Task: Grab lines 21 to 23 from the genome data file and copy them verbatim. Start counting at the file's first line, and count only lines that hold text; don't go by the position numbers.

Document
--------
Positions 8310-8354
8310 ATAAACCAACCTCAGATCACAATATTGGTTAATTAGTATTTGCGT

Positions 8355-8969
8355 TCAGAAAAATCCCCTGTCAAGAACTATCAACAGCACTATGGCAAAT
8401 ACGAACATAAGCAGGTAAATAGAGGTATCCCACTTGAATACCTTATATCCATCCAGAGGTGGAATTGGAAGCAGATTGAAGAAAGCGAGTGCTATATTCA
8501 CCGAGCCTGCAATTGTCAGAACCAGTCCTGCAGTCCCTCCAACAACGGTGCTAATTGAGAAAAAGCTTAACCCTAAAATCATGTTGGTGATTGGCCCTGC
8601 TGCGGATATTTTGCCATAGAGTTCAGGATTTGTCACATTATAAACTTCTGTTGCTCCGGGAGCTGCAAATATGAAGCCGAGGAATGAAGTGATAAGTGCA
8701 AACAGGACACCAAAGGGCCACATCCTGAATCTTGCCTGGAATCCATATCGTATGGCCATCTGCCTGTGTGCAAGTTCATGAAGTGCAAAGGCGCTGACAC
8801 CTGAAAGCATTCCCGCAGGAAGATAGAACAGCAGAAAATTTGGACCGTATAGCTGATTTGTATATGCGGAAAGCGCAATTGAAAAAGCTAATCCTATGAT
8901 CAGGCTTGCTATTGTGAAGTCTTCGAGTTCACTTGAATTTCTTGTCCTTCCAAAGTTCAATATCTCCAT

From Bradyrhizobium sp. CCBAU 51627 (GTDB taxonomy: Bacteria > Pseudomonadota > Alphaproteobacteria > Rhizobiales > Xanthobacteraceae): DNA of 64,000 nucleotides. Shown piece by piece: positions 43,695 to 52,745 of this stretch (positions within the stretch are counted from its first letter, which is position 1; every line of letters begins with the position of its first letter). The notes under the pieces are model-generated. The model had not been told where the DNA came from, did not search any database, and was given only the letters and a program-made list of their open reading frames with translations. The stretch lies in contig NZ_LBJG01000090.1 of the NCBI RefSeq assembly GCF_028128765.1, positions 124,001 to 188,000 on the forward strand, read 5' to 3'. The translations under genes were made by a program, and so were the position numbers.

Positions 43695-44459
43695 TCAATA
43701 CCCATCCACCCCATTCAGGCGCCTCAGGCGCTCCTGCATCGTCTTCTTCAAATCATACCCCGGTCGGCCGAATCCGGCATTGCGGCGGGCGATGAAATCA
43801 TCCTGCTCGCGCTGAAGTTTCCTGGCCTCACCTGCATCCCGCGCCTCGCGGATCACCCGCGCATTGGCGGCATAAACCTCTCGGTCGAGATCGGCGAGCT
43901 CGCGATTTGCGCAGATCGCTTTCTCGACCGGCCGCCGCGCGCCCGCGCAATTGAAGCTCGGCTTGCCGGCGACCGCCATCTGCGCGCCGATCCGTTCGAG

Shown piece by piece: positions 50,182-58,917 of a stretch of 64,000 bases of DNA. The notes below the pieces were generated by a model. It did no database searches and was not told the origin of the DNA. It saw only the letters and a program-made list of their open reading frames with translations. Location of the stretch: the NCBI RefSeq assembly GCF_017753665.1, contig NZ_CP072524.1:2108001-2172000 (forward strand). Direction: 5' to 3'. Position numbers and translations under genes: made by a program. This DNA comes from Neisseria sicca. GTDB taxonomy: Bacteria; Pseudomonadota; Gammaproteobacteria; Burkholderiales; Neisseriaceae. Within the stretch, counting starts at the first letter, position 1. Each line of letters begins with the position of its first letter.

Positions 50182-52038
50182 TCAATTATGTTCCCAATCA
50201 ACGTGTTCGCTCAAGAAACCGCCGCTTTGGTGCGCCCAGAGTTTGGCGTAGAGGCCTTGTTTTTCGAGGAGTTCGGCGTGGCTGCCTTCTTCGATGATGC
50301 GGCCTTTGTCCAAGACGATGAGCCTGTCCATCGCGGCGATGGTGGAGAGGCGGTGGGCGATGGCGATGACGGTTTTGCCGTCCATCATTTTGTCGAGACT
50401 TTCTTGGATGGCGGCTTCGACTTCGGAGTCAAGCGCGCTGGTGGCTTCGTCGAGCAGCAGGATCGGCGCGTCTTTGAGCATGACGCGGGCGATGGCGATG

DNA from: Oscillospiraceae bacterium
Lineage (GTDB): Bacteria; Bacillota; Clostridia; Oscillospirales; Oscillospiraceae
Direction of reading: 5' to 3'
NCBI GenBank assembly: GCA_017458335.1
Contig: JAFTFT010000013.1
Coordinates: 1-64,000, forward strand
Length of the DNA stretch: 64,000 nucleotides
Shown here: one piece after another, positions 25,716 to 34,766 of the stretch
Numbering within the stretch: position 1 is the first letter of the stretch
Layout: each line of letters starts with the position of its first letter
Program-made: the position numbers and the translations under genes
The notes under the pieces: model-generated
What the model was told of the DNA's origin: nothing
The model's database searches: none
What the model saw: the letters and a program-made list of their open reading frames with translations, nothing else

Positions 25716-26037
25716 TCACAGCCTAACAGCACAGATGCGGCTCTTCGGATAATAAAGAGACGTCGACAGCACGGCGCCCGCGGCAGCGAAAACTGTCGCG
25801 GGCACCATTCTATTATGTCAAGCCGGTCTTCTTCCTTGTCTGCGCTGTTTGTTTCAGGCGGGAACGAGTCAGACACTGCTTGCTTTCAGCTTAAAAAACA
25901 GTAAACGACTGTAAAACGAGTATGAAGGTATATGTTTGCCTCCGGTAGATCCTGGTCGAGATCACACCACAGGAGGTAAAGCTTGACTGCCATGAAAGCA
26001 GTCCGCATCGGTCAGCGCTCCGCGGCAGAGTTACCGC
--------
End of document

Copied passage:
50301 GGCCTTTGTCCAAGACGATGAGCCTGTCCATCGCGGCGATGGTGGAGAGGCGGTGGGCGATGGCGATGACGGTTTTGCCGTCCATCATTTTGTCGAGACT
50401 TTCTTGGATGGCGGCTTCGACTTCGGAGTCAAGCGCGCTGGTGGCTTCGTCGAGCAGCAGGATCGGCGCGTCTTTGAGCATGACGCGGGCGATGGCGATG

DNA from: Oscillospiraceae bacterium